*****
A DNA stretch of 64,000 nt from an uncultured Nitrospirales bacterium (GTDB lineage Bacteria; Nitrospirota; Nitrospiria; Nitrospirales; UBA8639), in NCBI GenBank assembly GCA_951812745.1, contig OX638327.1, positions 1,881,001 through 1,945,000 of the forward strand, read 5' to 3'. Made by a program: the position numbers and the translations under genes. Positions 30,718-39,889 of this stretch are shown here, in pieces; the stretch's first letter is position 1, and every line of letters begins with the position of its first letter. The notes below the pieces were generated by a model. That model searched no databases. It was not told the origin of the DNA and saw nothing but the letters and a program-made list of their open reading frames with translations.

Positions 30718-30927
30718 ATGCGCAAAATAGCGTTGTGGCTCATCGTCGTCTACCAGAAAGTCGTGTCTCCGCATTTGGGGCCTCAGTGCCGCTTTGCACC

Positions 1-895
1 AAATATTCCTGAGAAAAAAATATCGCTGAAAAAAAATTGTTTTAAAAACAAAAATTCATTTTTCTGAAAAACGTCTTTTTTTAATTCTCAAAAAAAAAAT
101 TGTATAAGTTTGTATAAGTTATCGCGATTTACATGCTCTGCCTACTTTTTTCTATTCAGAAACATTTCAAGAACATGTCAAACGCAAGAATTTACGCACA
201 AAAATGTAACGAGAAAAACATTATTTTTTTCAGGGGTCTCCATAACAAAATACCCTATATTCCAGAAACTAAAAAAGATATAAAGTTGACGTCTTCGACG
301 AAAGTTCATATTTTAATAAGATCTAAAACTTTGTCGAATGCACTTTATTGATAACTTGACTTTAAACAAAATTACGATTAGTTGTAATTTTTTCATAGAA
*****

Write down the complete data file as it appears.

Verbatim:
A DNA stretch of 64,000 nt from an uncultured Nitrospirales bacterium (GTDB lineage Bacteria; Nitrospirota; Nitrospiria; Nitrospirales; UBA8639), in NCBI GenBank assembly GCA_951812745.1, contig OX638327.1, positions 1,881,001 through 1,945,000 of the forward strand, read 5' to 3'. Made by a program: the position numbers and the translations under genes. Positions 30,718-39,889 of this stretch are shown here, in pieces; the stretch's first letter is position 1, and every line of letters begins with the position of its first letter. The notes below the pieces were generated by a model. That model searched no databases. It was not told the origin of the DNA and saw nothing but the letters and a program-made list of their open reading frames with translations.

Positions 30718-30927
30718 ATGCGCAAAATAGCGTTGTGGCTCATCGTCGTCTACCAGAAAGTCGTGTCTCCGCATTTGGGGCCTCAGTGCCGCTTTGCACC

Positions 1-895
1 AAATATTCCTGAGAAAAAAATATCGCTGAAAAAAAATTGTTTTAAAAACAAAAATTCATTTTTCTGAAAAACGTCTTTTTTTAATTCTCAAAAAAAAAAT
101 TGTATAAGTTTGTATAAGTTATCGCGATTTACATGCTCTGCCTACTTTTTTCTATTCAGAAACATTTCAAGAACATGTCAAACGCAAGAATTTACGCACA
201 AAAATGTAACGAGAAAAACATTATTTTTTTCAGGGGTCTCCATAACAAAATACCCTATATTCCAGAAACTAAAAAAGATATAAAGTTGACGTCTTCGACG
301 AAAGTTCATATTTTAATAAGATCTAAAACTTTGTCGAATGCACTTTATTGATAACTTGACTTTAAACAAAATTACGATTAGTTGTAATTTTTTCATAGAA